7. Camera lenses and focal length
How camera lenses work
Lenses focus the light onto the recording medium, which allows an image to be recorded. As you’ll see from the illustration of a DSLR camera below, light enters the lens and passes through the front element (2) before reaching several lens elements (3, 5 & 6).
These elements serve to direct the light to a single focal point so that it can accurately be recorded by the sensor (9) once the mirror (7) flips up (triggered when you press the shutter button). Mirrorless cameras work the same way, but do not have the mirror or prism.
What the numbers on a lens mean
Now you understand how a lens works, you might be wondering what all the numbers (and letters) on a lens mean.
Typically, lens names are formatted like this: Canon EF 24-70mm f/2.8L II USM Lens or Nikon AF-S 50mm f/1.8G. Each of these numbers and letters relays essential information, such as focal length, maximum aperture, lens version and focusing motor. Other features specified can include stabilisation, filter diameter and focusing distances.
Types of camera lenses
Prime vs zoom lenses
Prime (or fixed) lenses feature a fixed focal length. Available in a range of focal lengths, these lenses are known for delivering high-quality images. They also generally offer much wider apertures than zoom lenses do.
Zoom lenses provide a variety of focal lengths. This makes them very versatile and reduces the need for multiple lenses.
Focal length is usually indicated both on the side of the lens barrel and sometimes on the front of the lens, along with the lens diameter.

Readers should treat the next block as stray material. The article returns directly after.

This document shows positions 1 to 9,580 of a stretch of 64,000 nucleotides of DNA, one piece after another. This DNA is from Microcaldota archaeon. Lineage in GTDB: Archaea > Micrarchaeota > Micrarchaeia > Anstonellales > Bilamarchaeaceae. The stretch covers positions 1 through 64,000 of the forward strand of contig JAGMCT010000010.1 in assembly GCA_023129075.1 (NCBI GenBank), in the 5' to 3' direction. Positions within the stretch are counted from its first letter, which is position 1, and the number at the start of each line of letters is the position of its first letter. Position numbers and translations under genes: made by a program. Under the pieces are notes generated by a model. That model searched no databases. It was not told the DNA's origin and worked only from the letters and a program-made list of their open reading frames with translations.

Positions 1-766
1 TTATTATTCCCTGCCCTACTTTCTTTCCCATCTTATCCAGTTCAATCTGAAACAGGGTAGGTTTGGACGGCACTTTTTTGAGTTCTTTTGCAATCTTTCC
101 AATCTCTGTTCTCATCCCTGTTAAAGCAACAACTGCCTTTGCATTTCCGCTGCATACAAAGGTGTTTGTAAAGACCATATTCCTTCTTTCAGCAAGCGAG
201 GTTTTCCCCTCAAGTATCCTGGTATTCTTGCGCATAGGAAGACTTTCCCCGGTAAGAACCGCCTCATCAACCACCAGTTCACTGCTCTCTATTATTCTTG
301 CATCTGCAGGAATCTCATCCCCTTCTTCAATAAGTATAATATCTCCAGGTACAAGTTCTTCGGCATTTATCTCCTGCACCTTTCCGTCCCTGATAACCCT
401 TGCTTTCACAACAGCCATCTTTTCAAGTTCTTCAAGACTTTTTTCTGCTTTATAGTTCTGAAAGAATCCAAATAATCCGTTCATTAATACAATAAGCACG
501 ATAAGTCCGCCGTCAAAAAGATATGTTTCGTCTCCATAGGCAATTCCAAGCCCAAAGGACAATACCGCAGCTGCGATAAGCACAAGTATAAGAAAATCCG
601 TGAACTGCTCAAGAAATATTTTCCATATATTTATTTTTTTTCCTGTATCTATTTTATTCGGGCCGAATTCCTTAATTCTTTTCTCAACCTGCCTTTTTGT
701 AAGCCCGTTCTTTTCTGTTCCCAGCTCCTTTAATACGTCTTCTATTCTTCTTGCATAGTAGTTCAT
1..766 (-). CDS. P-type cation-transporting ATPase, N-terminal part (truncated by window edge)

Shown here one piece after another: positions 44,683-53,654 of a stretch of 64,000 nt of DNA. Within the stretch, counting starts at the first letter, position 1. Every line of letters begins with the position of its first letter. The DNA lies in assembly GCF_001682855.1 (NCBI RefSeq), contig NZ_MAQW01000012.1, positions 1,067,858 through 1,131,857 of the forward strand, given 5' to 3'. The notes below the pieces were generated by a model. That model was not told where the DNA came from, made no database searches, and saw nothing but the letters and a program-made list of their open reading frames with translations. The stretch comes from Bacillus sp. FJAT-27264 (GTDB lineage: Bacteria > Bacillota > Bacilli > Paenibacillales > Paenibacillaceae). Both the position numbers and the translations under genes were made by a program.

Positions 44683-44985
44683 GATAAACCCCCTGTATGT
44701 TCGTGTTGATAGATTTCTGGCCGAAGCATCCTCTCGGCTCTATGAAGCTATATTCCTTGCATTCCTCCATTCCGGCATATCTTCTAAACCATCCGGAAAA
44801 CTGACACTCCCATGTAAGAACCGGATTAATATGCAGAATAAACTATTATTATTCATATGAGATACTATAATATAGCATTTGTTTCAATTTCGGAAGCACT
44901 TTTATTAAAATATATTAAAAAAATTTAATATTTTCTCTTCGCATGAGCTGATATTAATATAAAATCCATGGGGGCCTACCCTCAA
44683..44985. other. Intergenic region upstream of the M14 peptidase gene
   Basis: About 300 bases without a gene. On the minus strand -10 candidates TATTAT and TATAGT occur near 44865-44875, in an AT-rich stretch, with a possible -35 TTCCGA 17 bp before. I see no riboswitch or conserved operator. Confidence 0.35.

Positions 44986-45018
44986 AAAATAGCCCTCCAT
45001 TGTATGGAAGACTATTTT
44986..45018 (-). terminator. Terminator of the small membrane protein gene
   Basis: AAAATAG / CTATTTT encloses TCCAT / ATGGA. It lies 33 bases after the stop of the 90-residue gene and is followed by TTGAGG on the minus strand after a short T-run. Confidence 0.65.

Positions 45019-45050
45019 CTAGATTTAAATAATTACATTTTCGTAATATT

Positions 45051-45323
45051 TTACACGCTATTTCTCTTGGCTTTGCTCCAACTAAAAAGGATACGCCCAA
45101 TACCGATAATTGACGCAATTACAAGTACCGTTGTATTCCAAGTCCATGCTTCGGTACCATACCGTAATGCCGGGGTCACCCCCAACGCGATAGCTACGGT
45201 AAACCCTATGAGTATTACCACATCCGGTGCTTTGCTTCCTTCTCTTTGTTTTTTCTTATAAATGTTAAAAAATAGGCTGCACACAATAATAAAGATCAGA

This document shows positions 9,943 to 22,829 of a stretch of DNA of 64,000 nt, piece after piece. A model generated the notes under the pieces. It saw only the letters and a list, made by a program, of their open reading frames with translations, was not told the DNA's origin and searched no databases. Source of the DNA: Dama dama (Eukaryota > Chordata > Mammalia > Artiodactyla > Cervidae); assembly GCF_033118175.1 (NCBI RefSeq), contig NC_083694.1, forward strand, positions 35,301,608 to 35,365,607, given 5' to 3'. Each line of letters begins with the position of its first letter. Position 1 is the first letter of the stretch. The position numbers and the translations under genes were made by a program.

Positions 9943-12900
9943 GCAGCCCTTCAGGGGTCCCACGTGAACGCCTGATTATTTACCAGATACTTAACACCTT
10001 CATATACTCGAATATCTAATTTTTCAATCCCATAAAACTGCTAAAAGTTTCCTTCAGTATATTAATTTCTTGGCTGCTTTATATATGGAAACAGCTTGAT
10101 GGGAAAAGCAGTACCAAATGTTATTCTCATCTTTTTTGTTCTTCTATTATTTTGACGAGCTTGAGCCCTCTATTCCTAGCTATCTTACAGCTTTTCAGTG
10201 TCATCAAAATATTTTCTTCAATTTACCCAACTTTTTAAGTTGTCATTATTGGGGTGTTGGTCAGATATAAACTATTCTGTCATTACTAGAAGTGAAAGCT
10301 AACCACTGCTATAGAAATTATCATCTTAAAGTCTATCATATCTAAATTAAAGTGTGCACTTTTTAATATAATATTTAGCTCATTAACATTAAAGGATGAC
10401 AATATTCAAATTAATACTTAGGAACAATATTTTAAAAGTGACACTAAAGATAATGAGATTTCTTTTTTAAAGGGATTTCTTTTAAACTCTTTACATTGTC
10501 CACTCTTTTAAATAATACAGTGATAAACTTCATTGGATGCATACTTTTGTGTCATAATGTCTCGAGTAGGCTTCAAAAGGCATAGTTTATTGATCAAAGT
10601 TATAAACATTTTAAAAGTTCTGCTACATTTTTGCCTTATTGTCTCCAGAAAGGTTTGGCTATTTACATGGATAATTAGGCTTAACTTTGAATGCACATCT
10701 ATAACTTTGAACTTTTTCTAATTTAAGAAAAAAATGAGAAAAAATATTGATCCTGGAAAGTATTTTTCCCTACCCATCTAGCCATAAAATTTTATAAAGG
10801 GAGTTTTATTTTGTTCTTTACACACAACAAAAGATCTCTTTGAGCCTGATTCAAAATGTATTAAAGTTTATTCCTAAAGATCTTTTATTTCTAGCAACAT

Focal lengths range from 8mm to 2000mm. Different lengths are better suited to different genres of photography.
Lenses with shorter focal lengths provide a much wider angle of view and less magnification. This makes them better suited to landscapes than to product photography.
Longer focal lengths offer a narrower angle of view and more magnification, which means they are better suited to sport or wildlife photography than architectural photography.
Aperture refers to the opening in the lens that controls how much light reaches the sensor. This is indicated in the format 1:2.8, for example, with the second set of numbers indicating the maximum aperture.
Some lenses will feature two maximum apertures (shown as 1:4-5.6). This means that, as you zoom, the aperture capability changes. So at the shortest focal length, you may be able to shoot at f4, but once you zoom to the longest focal length, the widest aperture you’ll be able to shoot at will be f5.6. Generally lenses with wider apertures are favourable due to their increased light-capturing capabilities.
Some lenses feature a fixed aperture. Catadioptric, or mirror lenses, which used to be fairly common, usually feature a longer focal length, such as 500mm at a fixed aperture of f6.3. Most telescopes are catadioptric.
Throughout this course, we’re referring to six essentials of photography. However, it is important to mention that this could in fact be five! Why? Because images can be recorded without a lens on so-called pinhole cameras (or camera obscuras).
However, recording an image without a lens is far more complex, and doesn’t afford the photographer the same creative freedom. Essentially, without a lens, you're shooting at a very small fixed aperture. Thanks to the variations in magnification they offer, lenses allow us to shoot many different objects, which simply wouldn’t be possible with a camera obscura.
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